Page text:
Point guard Aaron Clarke is their second-leading scorer at 12.1 points per game on 37.7% shooting from the field and 34.5% from three. His 2.2 assists per game are only bested by shooting guard Jared Frey’s 2.7. Frey is the team’s second-best three-point shooter, as he is knocking down 41.2% of his shots from beyond the arc. The two will orchestrate the offense and attempt to find opportunities for teammates against Charleston’s average defense. 

Point guard Dean Noll will most likely start next to Clarke as he has all season, but he is mired in an ugly shooting slump. His defense will be important on the perimeter as he leads the CAA with exactly two steals per game, but his 5.8 points on 25.8% shooting undo much of that effort. He shot 0-for-8 against Northeastern on Thursday.

Center Keenan Fitzmorris is the team’s third-leading scorer at 10.9 points per game on a .525/.400/.792 triple slash. He has shone since being slotted into the starting lineup next to center Chris Maidoh, averaging 13.6 points per game on 52.4% shooting in the span. The two form a strong duo, as Maidoh is both the team’s best defender (16 blocks, 12 steals, 98.7 defensive rating) and an effective inside scorer (8.1 points on 54.3% shooting).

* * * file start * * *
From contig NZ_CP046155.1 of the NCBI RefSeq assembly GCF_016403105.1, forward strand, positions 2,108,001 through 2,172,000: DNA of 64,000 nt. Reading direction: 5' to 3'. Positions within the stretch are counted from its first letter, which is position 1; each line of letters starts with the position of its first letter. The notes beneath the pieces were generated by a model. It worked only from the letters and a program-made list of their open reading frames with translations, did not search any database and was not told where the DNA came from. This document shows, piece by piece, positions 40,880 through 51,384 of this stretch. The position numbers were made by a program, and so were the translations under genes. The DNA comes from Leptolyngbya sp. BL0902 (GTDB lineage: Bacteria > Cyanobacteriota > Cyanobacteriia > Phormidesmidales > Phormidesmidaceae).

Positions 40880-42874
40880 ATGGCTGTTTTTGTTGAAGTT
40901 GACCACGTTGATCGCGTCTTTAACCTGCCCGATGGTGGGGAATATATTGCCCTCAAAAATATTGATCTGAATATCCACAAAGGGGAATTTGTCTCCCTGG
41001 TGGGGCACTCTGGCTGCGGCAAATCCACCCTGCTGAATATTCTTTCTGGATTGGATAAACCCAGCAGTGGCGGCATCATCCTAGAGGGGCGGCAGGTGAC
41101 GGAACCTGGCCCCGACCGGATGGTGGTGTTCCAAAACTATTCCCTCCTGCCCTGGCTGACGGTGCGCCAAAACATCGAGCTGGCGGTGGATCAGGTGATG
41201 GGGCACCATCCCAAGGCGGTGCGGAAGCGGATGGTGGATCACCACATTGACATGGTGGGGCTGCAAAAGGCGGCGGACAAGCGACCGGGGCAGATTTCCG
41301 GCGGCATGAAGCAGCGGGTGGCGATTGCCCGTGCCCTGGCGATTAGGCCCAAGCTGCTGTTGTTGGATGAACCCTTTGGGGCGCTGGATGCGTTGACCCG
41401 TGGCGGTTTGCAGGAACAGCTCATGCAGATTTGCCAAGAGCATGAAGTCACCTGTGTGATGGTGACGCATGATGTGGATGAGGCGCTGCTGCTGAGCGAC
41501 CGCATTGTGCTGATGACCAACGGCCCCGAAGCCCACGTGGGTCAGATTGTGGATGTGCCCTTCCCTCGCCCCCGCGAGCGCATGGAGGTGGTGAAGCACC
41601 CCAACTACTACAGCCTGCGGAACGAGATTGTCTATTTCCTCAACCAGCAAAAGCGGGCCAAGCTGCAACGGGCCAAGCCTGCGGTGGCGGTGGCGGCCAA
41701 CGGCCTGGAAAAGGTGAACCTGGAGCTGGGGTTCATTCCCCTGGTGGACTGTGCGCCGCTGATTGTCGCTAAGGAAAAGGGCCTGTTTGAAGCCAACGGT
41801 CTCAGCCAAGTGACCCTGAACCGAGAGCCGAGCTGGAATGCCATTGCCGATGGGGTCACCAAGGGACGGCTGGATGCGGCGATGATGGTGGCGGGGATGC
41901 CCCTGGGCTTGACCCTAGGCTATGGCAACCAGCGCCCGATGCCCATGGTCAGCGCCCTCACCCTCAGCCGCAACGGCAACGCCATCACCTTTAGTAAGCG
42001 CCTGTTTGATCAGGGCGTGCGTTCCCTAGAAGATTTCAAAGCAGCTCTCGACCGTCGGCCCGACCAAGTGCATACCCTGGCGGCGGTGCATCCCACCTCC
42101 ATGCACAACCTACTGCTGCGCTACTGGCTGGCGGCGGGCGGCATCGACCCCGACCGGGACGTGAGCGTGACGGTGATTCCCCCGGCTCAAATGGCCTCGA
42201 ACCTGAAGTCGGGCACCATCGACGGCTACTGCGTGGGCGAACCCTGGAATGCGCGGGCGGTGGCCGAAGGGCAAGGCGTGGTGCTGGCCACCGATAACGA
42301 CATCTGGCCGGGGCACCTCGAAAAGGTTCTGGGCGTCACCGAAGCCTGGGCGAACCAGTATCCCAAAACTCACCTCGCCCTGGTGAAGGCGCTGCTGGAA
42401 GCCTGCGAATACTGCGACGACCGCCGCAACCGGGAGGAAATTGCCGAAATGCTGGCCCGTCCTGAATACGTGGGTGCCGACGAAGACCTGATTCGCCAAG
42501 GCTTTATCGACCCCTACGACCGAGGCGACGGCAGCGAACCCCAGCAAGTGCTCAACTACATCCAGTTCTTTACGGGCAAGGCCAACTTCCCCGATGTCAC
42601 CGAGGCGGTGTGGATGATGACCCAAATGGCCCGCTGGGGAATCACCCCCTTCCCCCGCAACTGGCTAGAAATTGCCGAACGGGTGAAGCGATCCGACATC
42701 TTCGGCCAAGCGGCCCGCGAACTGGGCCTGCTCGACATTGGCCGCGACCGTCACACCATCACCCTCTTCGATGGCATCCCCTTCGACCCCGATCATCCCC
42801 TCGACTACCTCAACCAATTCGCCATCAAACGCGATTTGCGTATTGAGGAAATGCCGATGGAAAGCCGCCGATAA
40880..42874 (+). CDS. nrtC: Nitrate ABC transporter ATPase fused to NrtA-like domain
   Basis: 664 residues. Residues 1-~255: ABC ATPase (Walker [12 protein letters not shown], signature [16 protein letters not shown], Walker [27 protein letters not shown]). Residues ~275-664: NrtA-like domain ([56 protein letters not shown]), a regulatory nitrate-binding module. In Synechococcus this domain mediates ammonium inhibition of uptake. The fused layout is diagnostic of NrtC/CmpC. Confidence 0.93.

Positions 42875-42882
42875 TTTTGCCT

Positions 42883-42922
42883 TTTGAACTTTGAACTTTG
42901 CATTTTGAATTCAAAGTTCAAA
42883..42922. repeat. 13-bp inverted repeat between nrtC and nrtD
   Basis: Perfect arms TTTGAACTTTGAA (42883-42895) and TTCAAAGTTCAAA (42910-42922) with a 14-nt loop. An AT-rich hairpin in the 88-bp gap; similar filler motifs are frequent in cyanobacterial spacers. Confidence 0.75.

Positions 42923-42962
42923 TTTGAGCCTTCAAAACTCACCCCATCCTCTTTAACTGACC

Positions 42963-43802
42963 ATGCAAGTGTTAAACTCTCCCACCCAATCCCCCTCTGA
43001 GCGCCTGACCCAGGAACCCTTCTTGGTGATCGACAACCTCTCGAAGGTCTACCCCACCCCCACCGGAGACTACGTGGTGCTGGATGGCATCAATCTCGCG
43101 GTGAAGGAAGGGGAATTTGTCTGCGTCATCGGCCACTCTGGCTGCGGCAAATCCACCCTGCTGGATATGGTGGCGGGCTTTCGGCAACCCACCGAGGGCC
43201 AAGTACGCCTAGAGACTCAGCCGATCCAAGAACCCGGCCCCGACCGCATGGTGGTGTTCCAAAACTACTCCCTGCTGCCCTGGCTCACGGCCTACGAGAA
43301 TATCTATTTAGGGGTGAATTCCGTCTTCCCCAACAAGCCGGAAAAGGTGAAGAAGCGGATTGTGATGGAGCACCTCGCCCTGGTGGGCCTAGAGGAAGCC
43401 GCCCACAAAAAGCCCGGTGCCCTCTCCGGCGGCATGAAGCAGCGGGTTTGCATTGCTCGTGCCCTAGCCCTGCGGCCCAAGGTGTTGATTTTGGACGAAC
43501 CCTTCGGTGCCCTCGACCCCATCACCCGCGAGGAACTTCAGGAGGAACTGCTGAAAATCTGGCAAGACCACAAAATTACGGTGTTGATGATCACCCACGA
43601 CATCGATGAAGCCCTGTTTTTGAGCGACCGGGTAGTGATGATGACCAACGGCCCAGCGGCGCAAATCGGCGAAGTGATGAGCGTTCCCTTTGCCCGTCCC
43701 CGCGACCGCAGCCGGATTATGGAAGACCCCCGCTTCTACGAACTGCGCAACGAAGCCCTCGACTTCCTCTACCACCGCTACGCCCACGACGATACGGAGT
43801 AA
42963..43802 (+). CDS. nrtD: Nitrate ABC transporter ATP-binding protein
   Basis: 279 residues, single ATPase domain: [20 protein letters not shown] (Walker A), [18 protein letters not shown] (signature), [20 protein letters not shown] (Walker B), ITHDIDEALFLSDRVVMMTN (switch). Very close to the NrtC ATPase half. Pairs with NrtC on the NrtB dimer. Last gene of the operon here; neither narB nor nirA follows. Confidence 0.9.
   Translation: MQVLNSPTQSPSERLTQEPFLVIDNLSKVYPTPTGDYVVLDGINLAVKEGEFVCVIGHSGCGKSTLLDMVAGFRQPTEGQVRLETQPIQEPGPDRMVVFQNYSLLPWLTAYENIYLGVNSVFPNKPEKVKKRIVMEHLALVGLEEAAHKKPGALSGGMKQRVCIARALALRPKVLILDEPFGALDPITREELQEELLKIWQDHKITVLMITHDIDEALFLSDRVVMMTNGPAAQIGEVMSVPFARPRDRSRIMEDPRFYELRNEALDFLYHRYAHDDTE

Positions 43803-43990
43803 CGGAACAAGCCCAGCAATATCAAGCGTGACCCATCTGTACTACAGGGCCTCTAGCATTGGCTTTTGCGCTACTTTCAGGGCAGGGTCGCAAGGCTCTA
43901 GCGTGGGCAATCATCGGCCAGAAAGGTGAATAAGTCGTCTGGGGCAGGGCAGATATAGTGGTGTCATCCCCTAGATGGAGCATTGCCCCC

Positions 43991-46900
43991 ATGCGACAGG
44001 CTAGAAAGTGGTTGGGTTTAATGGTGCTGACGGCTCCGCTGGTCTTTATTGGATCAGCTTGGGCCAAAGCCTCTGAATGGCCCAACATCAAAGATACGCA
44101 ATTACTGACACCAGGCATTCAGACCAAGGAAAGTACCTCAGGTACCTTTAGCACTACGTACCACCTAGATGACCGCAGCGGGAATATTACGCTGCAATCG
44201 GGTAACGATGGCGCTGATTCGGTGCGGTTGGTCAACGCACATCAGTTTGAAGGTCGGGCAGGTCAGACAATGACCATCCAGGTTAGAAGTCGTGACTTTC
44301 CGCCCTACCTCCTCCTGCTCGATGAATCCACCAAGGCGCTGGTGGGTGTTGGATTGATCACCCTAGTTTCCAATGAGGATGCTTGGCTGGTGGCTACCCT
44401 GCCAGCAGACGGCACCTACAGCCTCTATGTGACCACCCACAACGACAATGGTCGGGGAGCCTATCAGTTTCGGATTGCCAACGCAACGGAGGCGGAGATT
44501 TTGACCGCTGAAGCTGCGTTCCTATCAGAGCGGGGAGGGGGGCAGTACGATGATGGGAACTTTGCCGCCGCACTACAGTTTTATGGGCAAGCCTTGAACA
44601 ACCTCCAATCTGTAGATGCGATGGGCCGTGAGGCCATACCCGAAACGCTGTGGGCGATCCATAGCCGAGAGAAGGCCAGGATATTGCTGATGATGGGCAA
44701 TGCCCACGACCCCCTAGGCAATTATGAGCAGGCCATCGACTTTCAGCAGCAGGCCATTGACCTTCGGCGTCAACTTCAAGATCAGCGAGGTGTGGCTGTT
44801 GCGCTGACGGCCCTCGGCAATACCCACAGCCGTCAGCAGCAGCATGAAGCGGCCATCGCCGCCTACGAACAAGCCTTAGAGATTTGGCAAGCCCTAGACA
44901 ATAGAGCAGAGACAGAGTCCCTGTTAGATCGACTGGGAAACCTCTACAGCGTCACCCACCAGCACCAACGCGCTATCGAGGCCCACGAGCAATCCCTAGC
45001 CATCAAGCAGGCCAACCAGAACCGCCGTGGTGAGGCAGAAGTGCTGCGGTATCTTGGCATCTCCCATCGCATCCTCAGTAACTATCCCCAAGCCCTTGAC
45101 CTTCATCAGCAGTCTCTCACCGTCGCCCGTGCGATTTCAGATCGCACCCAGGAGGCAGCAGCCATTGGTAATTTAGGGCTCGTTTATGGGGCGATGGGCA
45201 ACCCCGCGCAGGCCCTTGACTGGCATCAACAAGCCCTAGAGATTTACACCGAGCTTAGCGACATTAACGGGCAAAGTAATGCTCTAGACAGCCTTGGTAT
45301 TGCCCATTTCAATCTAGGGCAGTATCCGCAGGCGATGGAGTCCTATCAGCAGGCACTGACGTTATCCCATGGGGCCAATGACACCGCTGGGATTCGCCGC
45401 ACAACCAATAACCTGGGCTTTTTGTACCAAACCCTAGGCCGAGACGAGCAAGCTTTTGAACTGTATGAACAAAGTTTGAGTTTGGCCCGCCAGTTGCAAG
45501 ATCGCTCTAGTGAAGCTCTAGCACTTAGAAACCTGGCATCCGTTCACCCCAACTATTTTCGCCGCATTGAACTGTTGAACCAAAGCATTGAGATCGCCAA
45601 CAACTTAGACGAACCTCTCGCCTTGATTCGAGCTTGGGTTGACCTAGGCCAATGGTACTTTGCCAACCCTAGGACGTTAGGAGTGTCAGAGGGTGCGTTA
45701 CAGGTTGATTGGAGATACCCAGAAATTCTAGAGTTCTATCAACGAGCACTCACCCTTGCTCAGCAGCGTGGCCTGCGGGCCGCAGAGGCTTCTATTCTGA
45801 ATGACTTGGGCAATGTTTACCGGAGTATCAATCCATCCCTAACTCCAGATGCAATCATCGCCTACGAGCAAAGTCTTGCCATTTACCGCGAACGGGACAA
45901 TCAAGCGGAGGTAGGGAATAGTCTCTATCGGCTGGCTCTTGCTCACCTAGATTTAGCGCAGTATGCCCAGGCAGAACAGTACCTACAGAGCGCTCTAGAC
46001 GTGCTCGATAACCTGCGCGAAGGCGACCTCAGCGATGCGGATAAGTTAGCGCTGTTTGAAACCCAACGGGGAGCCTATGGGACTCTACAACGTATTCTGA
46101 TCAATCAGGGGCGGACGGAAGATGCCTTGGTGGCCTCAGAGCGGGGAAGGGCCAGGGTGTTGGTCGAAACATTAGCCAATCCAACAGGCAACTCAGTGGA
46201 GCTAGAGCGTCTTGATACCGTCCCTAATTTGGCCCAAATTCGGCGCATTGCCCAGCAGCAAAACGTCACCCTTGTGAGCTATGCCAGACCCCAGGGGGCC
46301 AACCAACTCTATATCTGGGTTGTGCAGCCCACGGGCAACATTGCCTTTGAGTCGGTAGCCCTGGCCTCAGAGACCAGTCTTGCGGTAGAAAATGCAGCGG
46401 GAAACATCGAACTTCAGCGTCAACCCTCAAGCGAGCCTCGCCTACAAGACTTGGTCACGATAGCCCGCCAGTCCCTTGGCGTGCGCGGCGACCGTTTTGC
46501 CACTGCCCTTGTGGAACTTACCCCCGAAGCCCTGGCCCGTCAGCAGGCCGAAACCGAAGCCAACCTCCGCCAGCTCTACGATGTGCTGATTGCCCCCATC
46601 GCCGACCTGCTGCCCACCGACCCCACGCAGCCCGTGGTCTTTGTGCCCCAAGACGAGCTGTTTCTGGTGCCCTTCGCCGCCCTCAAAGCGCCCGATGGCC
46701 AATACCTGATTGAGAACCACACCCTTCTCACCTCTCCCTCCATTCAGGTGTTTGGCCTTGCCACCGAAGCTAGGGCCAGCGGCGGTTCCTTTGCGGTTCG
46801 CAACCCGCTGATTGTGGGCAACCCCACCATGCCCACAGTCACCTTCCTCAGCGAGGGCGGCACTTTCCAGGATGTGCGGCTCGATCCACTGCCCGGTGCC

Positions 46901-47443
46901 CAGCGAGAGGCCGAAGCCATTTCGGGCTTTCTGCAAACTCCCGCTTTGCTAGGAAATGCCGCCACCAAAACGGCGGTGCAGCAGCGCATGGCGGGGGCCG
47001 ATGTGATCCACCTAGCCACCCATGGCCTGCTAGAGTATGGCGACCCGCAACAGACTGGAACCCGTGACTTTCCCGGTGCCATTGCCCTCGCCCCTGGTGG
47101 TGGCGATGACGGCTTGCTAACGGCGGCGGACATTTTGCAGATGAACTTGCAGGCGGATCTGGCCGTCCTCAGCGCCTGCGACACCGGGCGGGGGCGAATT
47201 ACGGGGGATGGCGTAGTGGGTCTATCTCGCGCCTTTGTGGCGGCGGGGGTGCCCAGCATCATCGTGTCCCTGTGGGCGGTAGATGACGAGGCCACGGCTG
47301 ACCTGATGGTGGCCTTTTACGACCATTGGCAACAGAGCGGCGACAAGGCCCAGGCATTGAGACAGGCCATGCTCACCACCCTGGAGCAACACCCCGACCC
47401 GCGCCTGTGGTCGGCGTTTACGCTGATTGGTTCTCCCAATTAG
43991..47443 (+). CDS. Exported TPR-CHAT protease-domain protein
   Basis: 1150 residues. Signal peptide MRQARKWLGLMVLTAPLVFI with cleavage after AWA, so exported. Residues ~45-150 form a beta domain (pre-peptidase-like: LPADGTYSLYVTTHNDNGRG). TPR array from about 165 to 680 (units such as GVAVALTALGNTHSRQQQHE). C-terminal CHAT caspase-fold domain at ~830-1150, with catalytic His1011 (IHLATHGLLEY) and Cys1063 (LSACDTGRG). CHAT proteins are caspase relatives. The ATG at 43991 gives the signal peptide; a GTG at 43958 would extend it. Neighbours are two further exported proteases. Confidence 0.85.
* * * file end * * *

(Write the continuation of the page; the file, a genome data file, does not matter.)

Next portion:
The Cougars have the edge on the boards, pulling down 40.1 rebounds per game, which bests the Seawolves’ 37.2. Charleston is second in both offensive (13.1) and defensive (27) rebounds per game.